An unsuitable investment is easy to define: a high probability of unacceptable losses (or inordinately low return) and considerable distress for the investor. Suitability is more than simply the inverse of that proposition.

What’s involvedSuitability involves assessing a potential investor’s willingness to assume risk, and, more importantly, the investor’s ability to carry the risk. Assessing whether an investment is suitable also entails looking at a prospective investor’s existing portfolio and understanding how a proposed investment may fit within it. Further, what does the investor want to accomplish through the investment being made.

Many financial advisors will say that suitability will generally come down to asset allocation. Does the asset allocation make sense for the potential investor at that point in time when the investor is making the investment decision.

Assessing suitability is not easy. Some basic knowledge of financial planning and retail investor portfolio construction is necessary. Understanding how various investments work within a portfolio is critical.

The consequence of turning a blind eye to suitability may result not only in a loss of licence for a registered dealer, but regulatory sanctions and investor lawsuits for both the dealer and issuer involved.

Meeting the New Ineligible Investor

A simple example. ABC Exempt Market Dealer Inc. (“ABC”) represents a broad array of exempt market offerings related to private real estate. Many of these offerings are relatively complicated yet common investment structures in which many Canadians are invested. With respect to one particular offering ABC receives the following enquiry.

Meet BobBob pops by the offices of ABC. Bob just heard about a deal through his good friend Tina who showed him a thick document called an “offering memorandum”. Tina, who incidentally was the director of finance at their house of worship, told Bob that it paid 7% per annum and was “a heck of a lot better than anything you’d see from a bank”. Bob always thought Tina very smart. He happened to have $10,000 to invest, and though Tina never told him that he should invest, if Tina thought it was the right thing, then he would invest! Bob was ready to pull the trigger, holding his cheque book in hand. Bob stated right up that he really didn’t know anything about investing, but he was good with anything Tina liked.

Bob’s FactsABC had Bob complete its “know-your-client” package that asks not only what Bob earns and what assets he owns, but what his investment portfolio looks like, how it is divided, Bob’s expectations, risk tolerance, investment experience, etc. Most of this was pure gibberish to Bob. Upon a review of the information Bob provided, ABC learned that Bob made $41,000 a year as a general contractor and has assets of $200,000, $10,000 of which was liquid cash available for investment. Bob wants a reliable stream of income because his monthly cash flow goes up and down. He also hopes to buy a new truck, but he tells you that can wait.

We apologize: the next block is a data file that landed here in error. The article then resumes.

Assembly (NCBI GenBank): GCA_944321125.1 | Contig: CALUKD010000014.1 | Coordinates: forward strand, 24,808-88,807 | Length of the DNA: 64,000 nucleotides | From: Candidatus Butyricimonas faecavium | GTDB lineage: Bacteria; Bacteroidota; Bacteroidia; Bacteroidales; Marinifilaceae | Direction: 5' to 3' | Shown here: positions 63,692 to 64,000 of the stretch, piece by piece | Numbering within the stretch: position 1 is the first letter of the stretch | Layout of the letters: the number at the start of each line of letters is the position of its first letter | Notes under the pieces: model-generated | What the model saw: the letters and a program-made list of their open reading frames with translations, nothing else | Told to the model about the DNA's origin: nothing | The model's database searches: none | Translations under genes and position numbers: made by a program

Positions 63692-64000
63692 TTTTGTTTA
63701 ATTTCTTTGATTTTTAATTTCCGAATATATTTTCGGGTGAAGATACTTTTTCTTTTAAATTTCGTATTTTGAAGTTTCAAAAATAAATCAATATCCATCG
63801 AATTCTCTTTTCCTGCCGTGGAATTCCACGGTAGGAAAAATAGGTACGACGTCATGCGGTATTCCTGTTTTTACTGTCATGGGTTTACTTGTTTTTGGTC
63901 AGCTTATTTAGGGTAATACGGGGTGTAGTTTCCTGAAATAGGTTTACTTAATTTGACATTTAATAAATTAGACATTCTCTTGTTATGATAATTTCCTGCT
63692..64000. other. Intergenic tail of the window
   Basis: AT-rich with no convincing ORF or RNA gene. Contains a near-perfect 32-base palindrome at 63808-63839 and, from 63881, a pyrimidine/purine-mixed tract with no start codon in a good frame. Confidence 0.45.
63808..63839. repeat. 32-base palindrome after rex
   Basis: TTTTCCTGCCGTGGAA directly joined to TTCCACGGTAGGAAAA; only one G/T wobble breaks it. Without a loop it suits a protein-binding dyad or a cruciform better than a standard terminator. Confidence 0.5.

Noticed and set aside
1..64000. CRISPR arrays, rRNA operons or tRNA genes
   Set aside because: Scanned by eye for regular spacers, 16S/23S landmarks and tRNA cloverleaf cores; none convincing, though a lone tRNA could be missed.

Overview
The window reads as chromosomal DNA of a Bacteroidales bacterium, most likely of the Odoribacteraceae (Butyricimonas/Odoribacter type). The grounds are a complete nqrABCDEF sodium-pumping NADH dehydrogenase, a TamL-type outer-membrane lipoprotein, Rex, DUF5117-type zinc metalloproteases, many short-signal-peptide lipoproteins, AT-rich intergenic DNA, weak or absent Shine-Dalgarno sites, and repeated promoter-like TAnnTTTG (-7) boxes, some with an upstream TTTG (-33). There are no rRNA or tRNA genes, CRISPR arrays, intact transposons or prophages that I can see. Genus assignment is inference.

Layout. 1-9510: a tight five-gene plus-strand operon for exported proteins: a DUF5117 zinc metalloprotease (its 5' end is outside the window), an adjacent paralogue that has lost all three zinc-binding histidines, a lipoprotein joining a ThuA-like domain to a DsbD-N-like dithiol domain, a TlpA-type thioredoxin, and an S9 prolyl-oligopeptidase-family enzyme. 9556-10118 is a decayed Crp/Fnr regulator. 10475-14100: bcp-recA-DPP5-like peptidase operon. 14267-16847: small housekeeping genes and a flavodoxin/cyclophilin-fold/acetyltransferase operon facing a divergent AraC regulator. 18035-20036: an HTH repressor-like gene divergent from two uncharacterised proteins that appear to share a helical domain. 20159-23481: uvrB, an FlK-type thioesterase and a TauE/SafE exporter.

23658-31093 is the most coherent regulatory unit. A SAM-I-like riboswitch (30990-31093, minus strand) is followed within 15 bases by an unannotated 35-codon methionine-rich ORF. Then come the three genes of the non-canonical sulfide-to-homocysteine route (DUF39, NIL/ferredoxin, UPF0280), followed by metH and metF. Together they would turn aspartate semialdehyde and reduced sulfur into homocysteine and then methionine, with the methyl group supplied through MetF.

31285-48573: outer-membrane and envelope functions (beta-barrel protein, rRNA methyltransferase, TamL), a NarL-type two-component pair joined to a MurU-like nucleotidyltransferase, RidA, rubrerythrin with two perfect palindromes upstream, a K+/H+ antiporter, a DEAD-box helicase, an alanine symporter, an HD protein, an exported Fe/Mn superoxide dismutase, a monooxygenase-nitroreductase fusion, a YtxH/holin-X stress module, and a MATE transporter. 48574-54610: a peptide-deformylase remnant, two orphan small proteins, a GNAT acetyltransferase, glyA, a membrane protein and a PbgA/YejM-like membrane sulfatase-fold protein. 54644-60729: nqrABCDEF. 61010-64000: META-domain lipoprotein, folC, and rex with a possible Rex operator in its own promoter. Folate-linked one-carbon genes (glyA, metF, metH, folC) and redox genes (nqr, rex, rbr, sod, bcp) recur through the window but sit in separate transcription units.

Well, immediately ABC knows Bob is qualified to invest in the product. This product has an offering memorandum which means the paradoxical group of “ineligible” investors may invest. Our proposed investor has $10,000 which, coincidentally, happens to be the maximum amount he can invest under the offering memorandum exemption. On one side of the suitability ledger Bob passes. At one time, that was enough – neither ABC or the issuer had any further obligation to the investor. Bob was free to go ahead and make his investment without further adieu!

The Suitability TripwireNot anymore. The regulators (in Ontario that includes both the Ontario Securities Commission and the Financial Services Regulatory Authority) now mandate that both dealers and issuers make documented assessments as to whether an investment is suitable for a potential investor. In respect of the OSC, see generally N.I. 31- 103, Part 13. Readers interested should also look at CSA Staff Notice 31-336, OSC Staff Notice 33-735, and for keeners, CSA Consultation Paper 33-403 (Note: This is a consultation paper and not the law. It is worthwhile reading through as it gives one a glimpse into the mind of the regulator.) All of this can be found on the OSC website. In respect of FSRA, see generally Ontario Regulation 188/08, section 24 and following.

Most of us instinctively know that Bob should be nowhere near this investment.

Why Bob Should Stay Away!The obvious reasons are (i) 100% concentration risk (this should never be greater than 10% the regulators suggest), (ii) Bob has no clue what he’s investing in (this should be enough to show Bob the door), (iii) though Bob has the cash to make the investment, he really cannot afford it and (iv) it doesn’t meet his investment objectives. We could list a dozen more.

  • First, concentration risk needs no more comment – no one should have all their eggs in one basket. Concentration risk here is compounded by the fact that the investment is all in exempt market security.
  • Secondly, like a majority of Canadians, Bob has no idea what an “exempt market” is. Exempt market means the market is private, outside of public scrutiny. Securities in the exempt market do not trade, they cannot be “liquidated” or easily exchanged for money. The fund that has sold this security to Bob may have no real obligation to buy it back from him, or, if there is a right of redemption, it may be restricted in favour of the asset manager.
  • Third, even if the investment pays as intended, Bob may still blow his brains out (metaphorically speaking of course!). What happens if Bob loses the transmission on his truck that he needs for his employment? The transmission will cost him $3,500 which, of course, he hasn’t got because he’s tied up all his money in the fund. We can come up with a dozen other real life possible events which will result in a similar crisis. Though Bob has $190,000 of other assets, it’s likely the remaining equity in his house after accounting for his mortgage. If Bob can’t leverage against that equity, he may have to sell his home!